With Wolves and West Brom again coming away empty-handed from very winnable weekend fixtures, the West Midlands duo find themselves, to different extents, firmly rooted in the bottom half of the table. Greg Simkins examines their respective losses of form, before looking ahead to the Black Country derby.
For Wolves, it has been a season of ‘almosts’. They almost held Manchester United, they almost claimed all three points at White Hart Lane and they almost took a point off Fulham and Aston Villa. The perennial nearly-men are, however, already embroiled in a very real relegation battle. Even the usually resolute Mick McCarthy has admitted to feeling the strain after a series of sub-standard results: “I
Wolves fans, a large proportion of whom are currently baying for McCarthy’s blood, should remember that their side were just one point better off at this stage last season. Last season’s team, however, went on to win three of the next four games; if Wolves are to avoid relegation then they will need to mount a similar run before they are cut adrift of 17th place.
West Bromwich Albion’s slide down the table has been met with something akin to stoic acceptance by many of the fans who have supported the club through their ‘yo-yoing’ of the last decade. One point from five games has seen the Baggies drop out of the top half of the table and slump to 16th, albeit it with a commendable points total of 16. Like Wolves, Albion are playing better than their recent form suggests. They were by far the better team in away fixtures against West Ham and Blackpool – the latter in spite of having just nine men. Nevertheless, West Brom fans know that attractive football alone will not keep them in the Premier League for longer than their customary single season; Tony Mowbray’s relegated side can be cited to substantiate this. A trip to Goodison Park looms for the Baggies, a game in which defeat could see them fall into the bottom three.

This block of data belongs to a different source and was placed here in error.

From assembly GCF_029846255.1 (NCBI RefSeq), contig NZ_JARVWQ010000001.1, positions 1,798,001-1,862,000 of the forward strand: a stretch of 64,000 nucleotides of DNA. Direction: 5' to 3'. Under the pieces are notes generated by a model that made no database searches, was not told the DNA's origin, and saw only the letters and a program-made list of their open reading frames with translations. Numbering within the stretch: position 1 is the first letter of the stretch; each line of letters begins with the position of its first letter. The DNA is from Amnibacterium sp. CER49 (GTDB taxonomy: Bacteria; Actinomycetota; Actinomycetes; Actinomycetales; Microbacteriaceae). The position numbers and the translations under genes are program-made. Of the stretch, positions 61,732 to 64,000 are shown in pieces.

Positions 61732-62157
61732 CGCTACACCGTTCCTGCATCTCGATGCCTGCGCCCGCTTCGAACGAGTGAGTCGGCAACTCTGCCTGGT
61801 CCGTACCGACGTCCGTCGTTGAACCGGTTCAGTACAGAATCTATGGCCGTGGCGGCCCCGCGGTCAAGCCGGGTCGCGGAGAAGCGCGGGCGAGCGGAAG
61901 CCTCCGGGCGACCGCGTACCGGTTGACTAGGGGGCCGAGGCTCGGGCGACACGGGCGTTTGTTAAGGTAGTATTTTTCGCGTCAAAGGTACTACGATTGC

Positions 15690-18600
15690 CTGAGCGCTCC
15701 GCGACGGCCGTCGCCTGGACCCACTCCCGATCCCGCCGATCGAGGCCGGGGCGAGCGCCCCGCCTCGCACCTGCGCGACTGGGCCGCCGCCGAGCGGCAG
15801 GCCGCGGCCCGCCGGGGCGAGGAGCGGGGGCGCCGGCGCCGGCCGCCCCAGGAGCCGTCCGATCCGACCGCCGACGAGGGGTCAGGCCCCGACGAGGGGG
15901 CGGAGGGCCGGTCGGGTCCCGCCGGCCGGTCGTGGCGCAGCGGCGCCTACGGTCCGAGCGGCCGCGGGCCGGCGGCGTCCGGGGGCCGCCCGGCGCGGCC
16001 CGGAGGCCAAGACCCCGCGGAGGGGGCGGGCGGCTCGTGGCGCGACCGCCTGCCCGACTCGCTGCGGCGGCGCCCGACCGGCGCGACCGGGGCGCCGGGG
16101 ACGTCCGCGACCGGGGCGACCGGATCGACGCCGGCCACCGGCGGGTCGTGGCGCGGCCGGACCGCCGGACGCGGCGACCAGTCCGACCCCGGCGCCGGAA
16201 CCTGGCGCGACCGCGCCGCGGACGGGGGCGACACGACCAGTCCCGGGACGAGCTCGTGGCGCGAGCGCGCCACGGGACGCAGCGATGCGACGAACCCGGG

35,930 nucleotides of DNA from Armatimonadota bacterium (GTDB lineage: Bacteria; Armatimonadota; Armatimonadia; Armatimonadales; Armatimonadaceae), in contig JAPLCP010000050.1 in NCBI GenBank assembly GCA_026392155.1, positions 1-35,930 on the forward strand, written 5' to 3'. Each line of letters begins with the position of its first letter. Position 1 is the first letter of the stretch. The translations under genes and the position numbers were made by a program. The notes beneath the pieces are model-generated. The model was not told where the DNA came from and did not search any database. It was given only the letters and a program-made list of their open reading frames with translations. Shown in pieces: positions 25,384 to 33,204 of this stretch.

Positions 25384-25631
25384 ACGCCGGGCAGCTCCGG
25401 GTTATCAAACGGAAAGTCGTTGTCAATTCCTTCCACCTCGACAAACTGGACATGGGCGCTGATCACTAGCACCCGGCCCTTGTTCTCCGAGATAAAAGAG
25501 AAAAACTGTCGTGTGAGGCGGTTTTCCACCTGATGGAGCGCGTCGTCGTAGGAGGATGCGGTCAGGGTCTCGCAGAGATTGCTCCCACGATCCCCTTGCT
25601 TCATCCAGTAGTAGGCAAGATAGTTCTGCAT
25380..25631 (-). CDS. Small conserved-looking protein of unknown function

Given the two sides’ downturn in form, the Black Country derby on the 19th December will take on added significance. The old adversaries will be playing for far more than just pride; the proximity of their league positions will most likely render it an old-fashioned relegation six-pointer. Defeat would by no means be terminal but, for Wolves especially, surrendering three points to bitter relegation rivals would be an incredibly difficult pill to swallow.